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Pentagram And The Case Of The Forgotten Typeface
By: Fast Company
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Some branding projects are a blank slate—a system you can build from the ground up with a cohesive image. Upon commission, the project for rebranding Syracuse University, tasked to Pentagram partner Michael Bierut, did not appear to be one of them. It wasn't that they were asking too much—just the opposite. The university already had an official seal and a logo for the sports team, which weren't really up for alteration. A bright tangerine orange is deeply associated with the school and its popular sports teams, so color was off the table, too.

"We were asked to do this brand identity, and some of the main tools one usually uses to do this work were put aside—color and symbols or iconography," says Bierut. "I started thinking, maybe the solution was the way they use typography."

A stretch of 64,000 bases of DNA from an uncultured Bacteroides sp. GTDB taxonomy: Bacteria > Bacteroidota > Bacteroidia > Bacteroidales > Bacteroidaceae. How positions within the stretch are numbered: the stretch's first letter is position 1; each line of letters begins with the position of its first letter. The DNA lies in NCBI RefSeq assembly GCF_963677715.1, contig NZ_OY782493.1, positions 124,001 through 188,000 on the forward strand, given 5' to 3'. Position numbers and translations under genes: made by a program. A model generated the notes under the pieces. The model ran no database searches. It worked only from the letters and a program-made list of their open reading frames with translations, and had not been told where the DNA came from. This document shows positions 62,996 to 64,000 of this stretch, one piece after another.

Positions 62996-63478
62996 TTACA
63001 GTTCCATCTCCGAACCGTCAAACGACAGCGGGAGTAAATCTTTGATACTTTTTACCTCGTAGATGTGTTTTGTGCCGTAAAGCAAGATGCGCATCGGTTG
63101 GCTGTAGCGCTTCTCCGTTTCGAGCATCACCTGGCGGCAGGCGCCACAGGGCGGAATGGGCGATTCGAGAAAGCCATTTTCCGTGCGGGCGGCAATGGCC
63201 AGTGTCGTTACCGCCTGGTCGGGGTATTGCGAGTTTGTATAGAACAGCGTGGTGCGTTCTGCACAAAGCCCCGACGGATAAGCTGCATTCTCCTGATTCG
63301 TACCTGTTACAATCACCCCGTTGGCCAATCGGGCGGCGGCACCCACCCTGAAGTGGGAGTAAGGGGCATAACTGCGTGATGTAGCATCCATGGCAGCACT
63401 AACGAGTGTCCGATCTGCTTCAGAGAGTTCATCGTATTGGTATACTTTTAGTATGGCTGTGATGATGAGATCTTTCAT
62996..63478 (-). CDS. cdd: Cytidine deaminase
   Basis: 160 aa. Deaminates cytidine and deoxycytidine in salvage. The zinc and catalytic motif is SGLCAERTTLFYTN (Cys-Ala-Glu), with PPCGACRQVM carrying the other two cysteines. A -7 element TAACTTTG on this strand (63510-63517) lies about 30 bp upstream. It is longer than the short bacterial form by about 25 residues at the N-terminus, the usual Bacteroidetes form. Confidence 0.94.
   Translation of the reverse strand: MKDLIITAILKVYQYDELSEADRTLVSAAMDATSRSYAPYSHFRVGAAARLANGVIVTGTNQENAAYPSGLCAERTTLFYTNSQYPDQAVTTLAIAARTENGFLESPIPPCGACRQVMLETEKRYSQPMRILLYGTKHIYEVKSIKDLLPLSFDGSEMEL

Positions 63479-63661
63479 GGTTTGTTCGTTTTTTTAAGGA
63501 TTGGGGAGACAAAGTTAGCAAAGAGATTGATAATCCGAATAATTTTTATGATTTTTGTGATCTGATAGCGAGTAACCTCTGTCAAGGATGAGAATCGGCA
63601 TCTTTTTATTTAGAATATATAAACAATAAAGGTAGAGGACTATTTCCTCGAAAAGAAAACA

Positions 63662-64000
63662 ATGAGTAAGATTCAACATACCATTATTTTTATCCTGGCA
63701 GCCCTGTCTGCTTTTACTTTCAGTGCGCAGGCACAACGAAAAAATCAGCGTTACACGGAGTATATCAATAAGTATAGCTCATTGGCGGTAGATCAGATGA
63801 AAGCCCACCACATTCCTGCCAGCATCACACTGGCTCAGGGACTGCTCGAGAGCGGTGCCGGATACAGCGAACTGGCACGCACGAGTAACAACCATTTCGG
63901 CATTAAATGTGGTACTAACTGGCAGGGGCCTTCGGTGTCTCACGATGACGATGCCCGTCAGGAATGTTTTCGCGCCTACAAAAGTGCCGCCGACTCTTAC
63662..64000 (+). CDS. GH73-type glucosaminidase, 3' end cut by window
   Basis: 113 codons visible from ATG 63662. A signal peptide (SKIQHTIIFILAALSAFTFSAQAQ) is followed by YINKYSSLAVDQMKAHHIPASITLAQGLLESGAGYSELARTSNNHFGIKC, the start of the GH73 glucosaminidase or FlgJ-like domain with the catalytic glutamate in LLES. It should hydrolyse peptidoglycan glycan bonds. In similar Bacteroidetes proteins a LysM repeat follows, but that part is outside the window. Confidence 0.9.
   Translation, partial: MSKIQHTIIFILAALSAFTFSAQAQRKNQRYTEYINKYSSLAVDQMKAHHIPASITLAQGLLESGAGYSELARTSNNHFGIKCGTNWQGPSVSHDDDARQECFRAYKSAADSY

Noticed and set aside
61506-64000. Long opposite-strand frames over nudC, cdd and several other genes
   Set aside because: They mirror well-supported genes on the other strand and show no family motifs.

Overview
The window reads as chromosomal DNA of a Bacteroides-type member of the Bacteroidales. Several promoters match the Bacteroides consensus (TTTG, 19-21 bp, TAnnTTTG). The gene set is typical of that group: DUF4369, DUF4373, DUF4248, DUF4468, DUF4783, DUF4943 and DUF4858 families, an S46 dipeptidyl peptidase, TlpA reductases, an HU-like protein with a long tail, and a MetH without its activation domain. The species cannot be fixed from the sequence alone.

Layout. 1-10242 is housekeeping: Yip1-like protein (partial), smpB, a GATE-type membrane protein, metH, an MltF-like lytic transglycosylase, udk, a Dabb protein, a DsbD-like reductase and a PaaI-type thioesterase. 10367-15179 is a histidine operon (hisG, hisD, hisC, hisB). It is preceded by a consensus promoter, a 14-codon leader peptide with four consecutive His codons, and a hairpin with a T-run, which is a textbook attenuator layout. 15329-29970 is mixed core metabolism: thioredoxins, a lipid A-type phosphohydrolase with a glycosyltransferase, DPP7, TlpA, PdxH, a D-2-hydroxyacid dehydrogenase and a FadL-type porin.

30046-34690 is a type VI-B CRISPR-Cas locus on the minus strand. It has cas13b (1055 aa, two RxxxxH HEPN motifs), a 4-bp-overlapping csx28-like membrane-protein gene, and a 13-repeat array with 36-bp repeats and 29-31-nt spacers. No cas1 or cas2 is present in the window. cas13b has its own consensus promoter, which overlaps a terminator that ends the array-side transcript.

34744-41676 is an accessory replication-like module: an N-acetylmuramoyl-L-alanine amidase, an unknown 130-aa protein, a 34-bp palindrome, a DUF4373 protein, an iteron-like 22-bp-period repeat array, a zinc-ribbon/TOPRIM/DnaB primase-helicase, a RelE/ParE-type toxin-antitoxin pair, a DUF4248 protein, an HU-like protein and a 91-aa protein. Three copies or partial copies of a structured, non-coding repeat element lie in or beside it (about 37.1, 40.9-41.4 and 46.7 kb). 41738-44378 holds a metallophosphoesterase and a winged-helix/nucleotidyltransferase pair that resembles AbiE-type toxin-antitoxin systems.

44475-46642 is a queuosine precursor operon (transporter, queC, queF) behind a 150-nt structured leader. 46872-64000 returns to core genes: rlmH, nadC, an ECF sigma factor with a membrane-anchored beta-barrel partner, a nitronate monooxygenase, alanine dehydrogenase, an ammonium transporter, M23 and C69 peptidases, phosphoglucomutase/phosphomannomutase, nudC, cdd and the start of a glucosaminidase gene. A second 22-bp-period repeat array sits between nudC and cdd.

Particularly for something as multi-faceted as a university, typography can be a way to create visual coherence across various schools and other parts of the institution. In the case of Syracuse, the hunt for the perfect typeface also unearthed an unlikely connection between past and present, and between the academic world and the rich history of type design. When Bierut and Jesse Reed, his associate partner at the time, discovered a typeface linking the university and the famous early 20th-century type designer Frederic Goudy, it set into motion a typeface excavation that resulted in the central element of the new school identity.



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About the Author
This article was published on Fast Company. A link to the original piece appears after the post. www.fastcompany.com
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